Over the years I’ve been given a lot – L.O.T. – of advice on writing. I’ve been advised that all writers everywhere need an MFA degree to be ‘good’, that writers write 16 hours out of every day, that writers always love every word they’ve ever written…and the list goes on. The gist of these nuggest of advice was always this: that because I sometimes hated a particular scene or because I didn’t (and still don’t) write X-hours in each day or because my degree isn’t a Masters of Fine Arts that I wasn’t good enough. That I wasn’t a real writer. That I should quit.
I call bull$^!7 on all those pieces of advice because no two writers are exactly alike. What Writer A needs is different from what Writer X needs is different from the struggles Writer H had…I could keep going with my fake-alphabet people…but I’ll get to the point: There are three rules that I do follow and that I think make good advice. Here they are:
1. Take a risk.
Writing is a risk in itself because what we write may not resonate…and we have no idea until we send those pages off to our critique partners, agents, editors … and sometimes out into the world. Every story we tell is a risk…and the biggest risk is opening that blank document or notebook and starting to write.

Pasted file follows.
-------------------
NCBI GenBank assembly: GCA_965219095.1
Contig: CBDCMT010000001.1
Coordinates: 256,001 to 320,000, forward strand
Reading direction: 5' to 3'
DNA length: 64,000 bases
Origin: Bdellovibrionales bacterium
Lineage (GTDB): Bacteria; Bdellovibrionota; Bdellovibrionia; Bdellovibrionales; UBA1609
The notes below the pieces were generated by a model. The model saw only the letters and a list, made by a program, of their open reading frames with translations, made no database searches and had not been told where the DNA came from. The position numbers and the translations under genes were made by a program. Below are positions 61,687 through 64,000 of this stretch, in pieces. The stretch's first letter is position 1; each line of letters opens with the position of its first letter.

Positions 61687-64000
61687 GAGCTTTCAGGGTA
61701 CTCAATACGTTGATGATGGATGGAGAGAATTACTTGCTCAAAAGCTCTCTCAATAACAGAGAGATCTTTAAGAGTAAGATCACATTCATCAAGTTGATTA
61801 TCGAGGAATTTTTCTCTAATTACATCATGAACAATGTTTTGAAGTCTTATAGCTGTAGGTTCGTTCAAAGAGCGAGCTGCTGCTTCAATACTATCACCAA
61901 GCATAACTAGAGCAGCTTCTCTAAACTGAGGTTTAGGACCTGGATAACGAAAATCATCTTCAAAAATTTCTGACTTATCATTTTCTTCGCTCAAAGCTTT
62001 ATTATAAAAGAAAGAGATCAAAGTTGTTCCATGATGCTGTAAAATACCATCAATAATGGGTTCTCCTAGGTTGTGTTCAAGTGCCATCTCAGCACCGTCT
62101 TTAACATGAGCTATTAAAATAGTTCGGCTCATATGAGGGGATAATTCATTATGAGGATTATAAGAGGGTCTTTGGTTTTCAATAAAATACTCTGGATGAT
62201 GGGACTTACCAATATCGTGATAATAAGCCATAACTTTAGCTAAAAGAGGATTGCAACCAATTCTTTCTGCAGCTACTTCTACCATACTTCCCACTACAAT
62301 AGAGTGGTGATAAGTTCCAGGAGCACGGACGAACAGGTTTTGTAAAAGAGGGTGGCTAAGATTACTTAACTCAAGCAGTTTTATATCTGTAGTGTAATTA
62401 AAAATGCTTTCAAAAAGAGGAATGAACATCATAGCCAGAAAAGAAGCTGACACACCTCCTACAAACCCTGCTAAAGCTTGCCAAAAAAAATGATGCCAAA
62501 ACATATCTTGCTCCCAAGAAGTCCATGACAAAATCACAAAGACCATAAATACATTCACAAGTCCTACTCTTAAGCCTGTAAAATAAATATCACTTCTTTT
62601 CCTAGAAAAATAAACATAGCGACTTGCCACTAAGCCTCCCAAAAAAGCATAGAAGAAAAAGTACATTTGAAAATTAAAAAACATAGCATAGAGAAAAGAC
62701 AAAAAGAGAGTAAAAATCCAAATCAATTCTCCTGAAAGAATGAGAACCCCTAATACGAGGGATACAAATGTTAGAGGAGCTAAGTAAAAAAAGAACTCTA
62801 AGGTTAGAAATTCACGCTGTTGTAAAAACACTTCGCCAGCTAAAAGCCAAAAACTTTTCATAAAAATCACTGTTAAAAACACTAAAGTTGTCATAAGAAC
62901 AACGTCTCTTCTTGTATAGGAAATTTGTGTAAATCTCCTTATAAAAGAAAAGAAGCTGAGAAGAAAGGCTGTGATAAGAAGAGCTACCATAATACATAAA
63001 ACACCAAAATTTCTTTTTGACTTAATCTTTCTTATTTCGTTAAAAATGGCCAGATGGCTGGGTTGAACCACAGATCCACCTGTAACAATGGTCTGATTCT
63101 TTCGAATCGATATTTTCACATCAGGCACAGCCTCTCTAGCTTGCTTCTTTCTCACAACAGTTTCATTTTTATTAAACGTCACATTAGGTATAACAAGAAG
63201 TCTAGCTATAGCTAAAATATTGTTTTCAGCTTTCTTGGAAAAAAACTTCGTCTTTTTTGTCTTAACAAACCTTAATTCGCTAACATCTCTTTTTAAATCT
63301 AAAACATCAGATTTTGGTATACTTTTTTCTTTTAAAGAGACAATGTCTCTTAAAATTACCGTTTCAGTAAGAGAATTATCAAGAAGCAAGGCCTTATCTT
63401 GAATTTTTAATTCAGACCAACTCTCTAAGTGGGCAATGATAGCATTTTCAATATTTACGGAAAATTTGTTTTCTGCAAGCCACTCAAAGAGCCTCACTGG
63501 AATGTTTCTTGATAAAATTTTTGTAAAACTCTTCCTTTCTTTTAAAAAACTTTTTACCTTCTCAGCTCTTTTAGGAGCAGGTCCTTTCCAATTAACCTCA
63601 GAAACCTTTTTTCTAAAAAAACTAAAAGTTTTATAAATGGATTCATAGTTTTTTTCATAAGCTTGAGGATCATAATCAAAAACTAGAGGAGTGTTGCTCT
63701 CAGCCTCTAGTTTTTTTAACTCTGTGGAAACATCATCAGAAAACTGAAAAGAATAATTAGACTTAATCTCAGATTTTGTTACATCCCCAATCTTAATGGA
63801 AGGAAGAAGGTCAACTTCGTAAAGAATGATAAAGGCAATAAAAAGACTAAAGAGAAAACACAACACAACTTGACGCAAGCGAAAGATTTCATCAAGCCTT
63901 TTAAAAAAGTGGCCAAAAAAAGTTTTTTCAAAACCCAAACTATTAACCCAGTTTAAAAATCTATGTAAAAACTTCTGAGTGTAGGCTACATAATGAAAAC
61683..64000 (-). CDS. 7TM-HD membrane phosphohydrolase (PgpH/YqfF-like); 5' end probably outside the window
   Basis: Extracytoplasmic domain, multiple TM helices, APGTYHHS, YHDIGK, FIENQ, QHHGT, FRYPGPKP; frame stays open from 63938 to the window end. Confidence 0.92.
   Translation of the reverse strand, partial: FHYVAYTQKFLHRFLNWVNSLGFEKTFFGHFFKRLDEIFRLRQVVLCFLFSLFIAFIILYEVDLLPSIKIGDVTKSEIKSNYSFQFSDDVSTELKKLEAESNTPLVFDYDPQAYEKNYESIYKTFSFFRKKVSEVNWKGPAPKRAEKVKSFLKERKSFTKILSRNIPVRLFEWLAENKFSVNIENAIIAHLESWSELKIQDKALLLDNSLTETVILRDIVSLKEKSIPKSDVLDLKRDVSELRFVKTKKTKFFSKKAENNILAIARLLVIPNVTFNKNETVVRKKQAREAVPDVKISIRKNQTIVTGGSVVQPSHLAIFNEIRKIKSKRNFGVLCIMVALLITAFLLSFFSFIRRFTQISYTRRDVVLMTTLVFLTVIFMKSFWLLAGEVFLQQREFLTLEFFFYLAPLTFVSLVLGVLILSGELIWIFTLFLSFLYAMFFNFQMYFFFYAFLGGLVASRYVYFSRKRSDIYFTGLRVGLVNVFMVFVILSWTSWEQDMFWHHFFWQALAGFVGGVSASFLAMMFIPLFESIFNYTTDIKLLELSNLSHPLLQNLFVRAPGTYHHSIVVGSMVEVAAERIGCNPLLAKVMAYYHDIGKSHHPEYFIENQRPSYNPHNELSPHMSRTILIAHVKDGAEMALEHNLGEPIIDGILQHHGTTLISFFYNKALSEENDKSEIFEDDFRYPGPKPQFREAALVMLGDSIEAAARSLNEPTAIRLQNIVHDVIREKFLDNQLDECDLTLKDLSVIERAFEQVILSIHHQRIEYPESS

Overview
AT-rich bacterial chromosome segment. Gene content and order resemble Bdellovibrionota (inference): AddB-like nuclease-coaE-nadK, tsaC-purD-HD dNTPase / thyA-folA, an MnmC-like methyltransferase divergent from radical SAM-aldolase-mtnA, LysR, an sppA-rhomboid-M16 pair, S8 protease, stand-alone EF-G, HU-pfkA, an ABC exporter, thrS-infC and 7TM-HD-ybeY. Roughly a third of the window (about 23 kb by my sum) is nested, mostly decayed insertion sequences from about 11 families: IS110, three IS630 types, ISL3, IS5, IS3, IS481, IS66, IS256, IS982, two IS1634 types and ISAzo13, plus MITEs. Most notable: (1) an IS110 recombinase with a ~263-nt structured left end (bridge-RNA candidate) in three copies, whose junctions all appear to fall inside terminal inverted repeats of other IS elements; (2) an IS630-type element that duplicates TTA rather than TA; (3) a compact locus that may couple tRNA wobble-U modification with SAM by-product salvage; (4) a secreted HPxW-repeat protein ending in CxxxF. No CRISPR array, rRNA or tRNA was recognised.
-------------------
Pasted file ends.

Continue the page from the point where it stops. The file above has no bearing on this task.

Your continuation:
2. Jealousy isn’t necessarily bad.
I’m not saying you should let jealousy of how well Writer A’s third book in a series is doing stop your writing. I’m saying letting that jealousy feed your own energy and creativity can be a good thing. Using jealousy in that way can drive you to be better, to write sharper. And that is never a bad thing.
3. “Good enough” is not.
Every now and then I look at a sentence or scene I’ve written and I think, “wow, I did that.” As soon as I say that to myself I make myself look at one of my first books – the ones that will never be published because of the badness. Why do I do this? Because it’s easy to fool yourself that everything you write is amazingly-wonderfully-diabolically the best.thing.ever. I never want to feel that way – at least not on a constant basis…because if that happens I might not try as hard, might not pay as much attention to the details. And my writing most definitely would slip. So I’ll never be ‘good enough’ – not to myself. And I’m okay with that.
Once upon a time, Kristina Knight spent her days running from car crash to
fire to meetings with local police–no, she wasn’t a troublemaker, she was a journalist. Her career took her all over the United States, writing about everything from a serial killer’s capture to the National Finals Rodeo. Along the way she found her very own Knight in Shining Cowboy Boots and an abiding love for romance novels. And just like the characters from her favorite books, she’s living her own happily ever after.
Kristina writes sassy contemporary romance novels; her books have appeared on Kindle Best Seller Lists. She loves hearing from readers, so drop her a line!